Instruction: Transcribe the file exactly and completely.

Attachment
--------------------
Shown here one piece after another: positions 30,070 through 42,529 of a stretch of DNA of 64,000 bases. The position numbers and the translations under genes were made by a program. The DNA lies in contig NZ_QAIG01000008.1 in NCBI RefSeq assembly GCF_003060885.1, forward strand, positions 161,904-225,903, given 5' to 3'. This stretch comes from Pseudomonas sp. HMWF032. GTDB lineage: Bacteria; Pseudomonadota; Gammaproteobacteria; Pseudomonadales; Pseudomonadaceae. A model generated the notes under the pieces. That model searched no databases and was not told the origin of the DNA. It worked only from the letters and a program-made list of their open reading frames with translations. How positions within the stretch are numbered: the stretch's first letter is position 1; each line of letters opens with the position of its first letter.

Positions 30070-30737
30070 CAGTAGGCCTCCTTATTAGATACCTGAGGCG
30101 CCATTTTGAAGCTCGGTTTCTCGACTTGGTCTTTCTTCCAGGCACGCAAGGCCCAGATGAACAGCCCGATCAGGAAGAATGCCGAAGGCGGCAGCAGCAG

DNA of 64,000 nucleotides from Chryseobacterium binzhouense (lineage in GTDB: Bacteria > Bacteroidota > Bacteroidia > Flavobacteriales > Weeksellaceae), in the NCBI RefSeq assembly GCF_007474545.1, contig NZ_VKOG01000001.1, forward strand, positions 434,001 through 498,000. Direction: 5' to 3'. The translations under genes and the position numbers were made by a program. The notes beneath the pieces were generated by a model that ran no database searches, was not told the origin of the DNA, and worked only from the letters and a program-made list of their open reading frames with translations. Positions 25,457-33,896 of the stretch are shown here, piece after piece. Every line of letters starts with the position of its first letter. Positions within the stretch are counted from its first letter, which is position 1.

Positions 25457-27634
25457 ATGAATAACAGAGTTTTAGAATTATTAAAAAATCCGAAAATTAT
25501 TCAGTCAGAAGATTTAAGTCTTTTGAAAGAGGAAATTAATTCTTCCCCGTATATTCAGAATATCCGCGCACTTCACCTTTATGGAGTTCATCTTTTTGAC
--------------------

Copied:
Shown here one piece after another: positions 30,070 through 42,529 of a stretch of DNA of 64,000 bases. The position numbers and the translations under genes were made by a program. The DNA lies in contig NZ_QAIG01000008.1 in NCBI RefSeq assembly GCF_003060885.1, forward strand, positions 161,904-225,903, given 5' to 3'. This stretch comes from Pseudomonas sp. HMWF032. GTDB lineage: Bacteria; Pseudomonadota; Gammaproteobacteria; Pseudomonadales; Pseudomonadaceae. A model generated the notes under the pieces. That model searched no databases and was not told the origin of the DNA. It worked only from the letters and a program-made list of their open reading frames with translations. How positions within the stretch are numbered: the stretch's first letter is position 1; each line of letters opens with the position of its first letter.

Positions 30070-30737
30070 CAGTAGGCCTCCTTATTAGATACCTGAGGCG
30101 CCATTTTGAAGCTCGGTTTCTCGACTTGGTCTTTCTTCCAGGCACGCAAGGCCCAGATGAACAGCCCGATCAGGAAGAATGCCGAAGGCGGCAGCAGCAG

DNA of 64,000 nucleotides from Chryseobacterium binzhouense (lineage in GTDB: Bacteria > Bacteroidota > Bacteroidia > Flavobacteriales > Weeksellaceae), in the NCBI RefSeq assembly GCF_007474545.1, contig NZ_VKOG01000001.1, forward strand, positions 434,001 through 498,000. Direction: 5' to 3'. The translations under genes and the position numbers were made by a program. The notes beneath the pieces were generated by a model that ran no database searches, was not told the origin of the DNA, and worked only from the letters and a program-made list of their open reading frames with translations. Positions 25,457-33,896 of the stretch are shown here, piece after piece. Every line of letters starts with the position of its first letter. Positions within the stretch are counted from its first letter, which is position 1.

Positions 25457-27634
25457 ATGAATAACAGAGTTTTAGAATTATTAAAAAATCCGAAAATTAT
25501 TCAGTCAGAAGATTTAAGTCTTTTGAAAGAGGAAATTAATTCTTCCCCGTATATTCAGAATATCCGCGCACTTCACCTTTATGGAGTTCATCTTTTTGAC